Between March 2000 and August 2002, 508 patients from 20 hospitals in The Netherlands with DMARD-naive RA according to the 1987 American College of Rheumatology criteria,14 ages 18 years or older, disease duration of 2 years or less, with active disease with six or more of 66 swollen joints and six or more of 68 tender joints, and either an erythrocyte sedimentation rate of 28 mm/h or greater or a global health score of 20 mm or greater on a 100-mm visual analogue scale (0, best; 100, worst) gave informed consent.


Patients were randomly assigned into four treatment strategies. Group 1 (sequential monotherapy, n=126) and group 2 (step-up combination therapy, n=121) started both with methotrexate monotherapy, whereas group 3 (initial combination therapy with prednisone, n=133) and group 4 (initial combination therapy with methotrexate and the tumour necrosis factor alpha inhibitor infliximab, n=128) started with combination therapy. In all groups, treatment adjustments were made based on 3-monthly disease activity measures, aiming at a DAS of 2.4 or less (low disease activity). The DAS was calculated by a trained nurse, who remained blinded to the treatment. If the DAS was greater than 2.4, the next treatment step was taken according to the fixed stepwise treatment protocol for each group (figure 1A). If the DAS was 2.4 or less (low disease activity) for 6 months or longer, medication was tapered to a maintenance dose. Details of the drug doses in the different treatment steps were reported previously.10 Routine laboratory measurements were performed 3-monthly. For all strategy arms the protocol allowed discontinuation or reduction to the lowest tolerated dose of drugs that, in the opinion of the treating physician, caused side-effects.

Figure 1

Flow diagram for treatment (A) and patients (B). AZA, azathioprine; CSA, ciclosporin A; HCQ, hydroxychloroquine; IFX, infliximab; MTX, methotrexate; pred, prednisone; SSA, sulphasalazine.

From the third year of treatment, patients who had tapered to low-dose monotherapy and had a DAS less than 1.615 for at least 6 months tapered and discontinued the last DMARD. If the DAS increased above 1.6, the last DMARD was immediately restarted, and could not be discontinued again.

Study endpoints and assessments

Primary outcomes

Primary outcomes were functional ability measured every 3 months with the Dutch version of the health assessment questionnaire16 (HAQ; 0, best; 3, worst) and joint damage progression on radiographs of hands and feet measured with the Sharp-van der Heijde method (SHS; range 0–448 points).17 Annual radiographs of hands and feet at baseline and years 1, 2, 3, 4 and 5 were scored in one session per patient by two independent readers, blinded to treatment allocation, patient identity and in random time sequence. The mean scores of the two readers were used in the analysis.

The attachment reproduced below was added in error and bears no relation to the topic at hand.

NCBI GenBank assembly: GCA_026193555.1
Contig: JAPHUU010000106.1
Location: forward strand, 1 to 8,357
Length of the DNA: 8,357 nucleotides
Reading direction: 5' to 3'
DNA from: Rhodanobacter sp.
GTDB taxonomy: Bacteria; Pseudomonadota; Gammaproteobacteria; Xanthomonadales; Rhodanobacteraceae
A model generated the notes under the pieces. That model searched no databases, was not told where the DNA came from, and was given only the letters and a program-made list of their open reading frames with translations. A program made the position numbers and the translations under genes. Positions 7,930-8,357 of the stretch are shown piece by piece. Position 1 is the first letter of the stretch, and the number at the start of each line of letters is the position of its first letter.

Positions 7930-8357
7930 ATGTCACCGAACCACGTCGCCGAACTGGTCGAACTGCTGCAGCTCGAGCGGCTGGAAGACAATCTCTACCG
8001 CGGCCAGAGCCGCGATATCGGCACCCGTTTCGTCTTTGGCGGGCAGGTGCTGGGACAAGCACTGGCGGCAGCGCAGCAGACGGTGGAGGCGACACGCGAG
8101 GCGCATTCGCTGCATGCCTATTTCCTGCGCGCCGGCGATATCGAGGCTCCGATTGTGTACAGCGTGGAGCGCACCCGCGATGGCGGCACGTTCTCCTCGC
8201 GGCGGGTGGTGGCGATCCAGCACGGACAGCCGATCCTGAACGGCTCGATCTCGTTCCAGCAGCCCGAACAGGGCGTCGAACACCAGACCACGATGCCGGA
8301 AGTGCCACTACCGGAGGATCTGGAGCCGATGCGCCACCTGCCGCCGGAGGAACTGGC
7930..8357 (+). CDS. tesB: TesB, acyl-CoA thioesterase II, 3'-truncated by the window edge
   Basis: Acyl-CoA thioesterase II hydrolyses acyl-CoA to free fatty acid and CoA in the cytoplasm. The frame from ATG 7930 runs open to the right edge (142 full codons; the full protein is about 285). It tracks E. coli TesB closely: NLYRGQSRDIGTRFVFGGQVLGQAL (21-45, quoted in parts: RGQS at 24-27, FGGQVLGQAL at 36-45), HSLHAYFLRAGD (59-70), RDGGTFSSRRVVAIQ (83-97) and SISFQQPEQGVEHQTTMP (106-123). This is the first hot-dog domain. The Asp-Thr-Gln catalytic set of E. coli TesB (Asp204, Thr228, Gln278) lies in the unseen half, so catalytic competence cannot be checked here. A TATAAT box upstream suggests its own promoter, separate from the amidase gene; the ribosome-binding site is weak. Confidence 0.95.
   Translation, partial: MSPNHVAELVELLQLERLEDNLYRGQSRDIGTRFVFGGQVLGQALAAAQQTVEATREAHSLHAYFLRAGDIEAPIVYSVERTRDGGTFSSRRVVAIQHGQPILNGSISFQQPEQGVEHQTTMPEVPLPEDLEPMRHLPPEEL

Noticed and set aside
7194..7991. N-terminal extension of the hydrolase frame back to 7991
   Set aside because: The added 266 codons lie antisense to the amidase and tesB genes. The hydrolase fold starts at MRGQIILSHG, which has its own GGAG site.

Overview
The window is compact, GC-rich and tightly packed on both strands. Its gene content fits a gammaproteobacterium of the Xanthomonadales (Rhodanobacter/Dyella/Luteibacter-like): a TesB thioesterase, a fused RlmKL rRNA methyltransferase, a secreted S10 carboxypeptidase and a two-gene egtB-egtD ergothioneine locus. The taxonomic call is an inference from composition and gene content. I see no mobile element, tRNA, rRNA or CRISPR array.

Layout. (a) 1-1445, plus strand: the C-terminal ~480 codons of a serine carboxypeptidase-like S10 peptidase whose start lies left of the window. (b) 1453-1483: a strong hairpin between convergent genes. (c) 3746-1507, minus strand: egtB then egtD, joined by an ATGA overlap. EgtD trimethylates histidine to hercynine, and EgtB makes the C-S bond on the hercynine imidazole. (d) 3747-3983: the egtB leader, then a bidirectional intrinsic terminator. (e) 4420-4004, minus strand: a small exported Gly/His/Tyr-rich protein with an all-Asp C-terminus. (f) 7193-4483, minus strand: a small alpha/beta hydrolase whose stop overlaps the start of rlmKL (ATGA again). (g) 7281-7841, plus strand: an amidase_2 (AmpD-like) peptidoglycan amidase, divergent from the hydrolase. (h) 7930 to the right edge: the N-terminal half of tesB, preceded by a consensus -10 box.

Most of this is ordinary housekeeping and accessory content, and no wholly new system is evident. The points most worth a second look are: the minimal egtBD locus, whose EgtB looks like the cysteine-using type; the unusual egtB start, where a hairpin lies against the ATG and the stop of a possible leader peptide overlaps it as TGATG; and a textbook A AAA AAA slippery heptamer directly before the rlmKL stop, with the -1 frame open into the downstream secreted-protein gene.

Secondary outcomes

Health-related quality of life was measured with the medical outcomes study short form 36,18 3-monthly in the first 2 years of treatment and annually from year 2 onwards. Based on a reference population,19 two norm-based summary scales were derived: the physical component scale (PCS) and mental component scale (MCS). By definition, the mean PCS and MCS of the reference population are 50 (SD 10). Higher scores represent better health.

Remission and drug-free remission percentages were calculated, using DAS less than 1.6 as the remission criterion.15 We calculated the SHS progression in patients in sustained drug-free remission (remission ≥1 year) in their first full year drug free.

Adverse events

All adverse events (self-reported, or evident from laboratory tests or yearly general physical examination) were recorded. Serious adverse events were defined as conditions that are life threatening or leading to death, malignancies, conditions leading to (prolongation of) hospitalisation or conditions leading to significant or permanent disability.

Statistical analysis

The software program SPSS version 16.0 was used, using the intention-to-treat principle for all results, except for the analysis of the proportions of patients in remission and drug-free remission in which completer's data were used. Characteristics at t=5 years were compared between the groups using analysis of variance, χ2 and Kruskal–Wallis when appropriate. Baseline PCS and MCS scores were compared with the reference population with a two-sample t test.

The outcomes HAQ, SHS and quality of life (PCS, MCS) were longitudinally analysed using linear mixed models (LMM). For each outcome the covariance structure with the lowest Akaike value was used.

To test whether there were differences in HAQ between the groups during 5 years of follow-up, a LMM with the outcome HAQ (21×HAQ per patient) was performed, with treatment group, time and their interaction as determinants (covariance matrix ARMA1.1).

In the second LMM log-transformed SHS scores (to approach normality) of all years were compared to investigate whether there were differences in joint damage progression between the treatment groups over time, with time, randomisation and the interaction time*randomisation as determinants, corrected for log SHS of baseline, baseline C-reactive protein, age, gender, anticyclic citrullinated peptide, rheumatoid factor and baseline body mass index (covariance matrix unstructured).

Finally, LMM was used to assess whether there were differences in quality of life between the patients in the four treatment groups during 5 years of follow-up, with PCS and MCS as outcomes and randomisation and time as covariates (covariance matrix unstructured). This was done by calculating and comparing areas under the curve (AUC) between the treatment strategies under the custom hypothesis subcommand of the LMM (TEST in SPSS).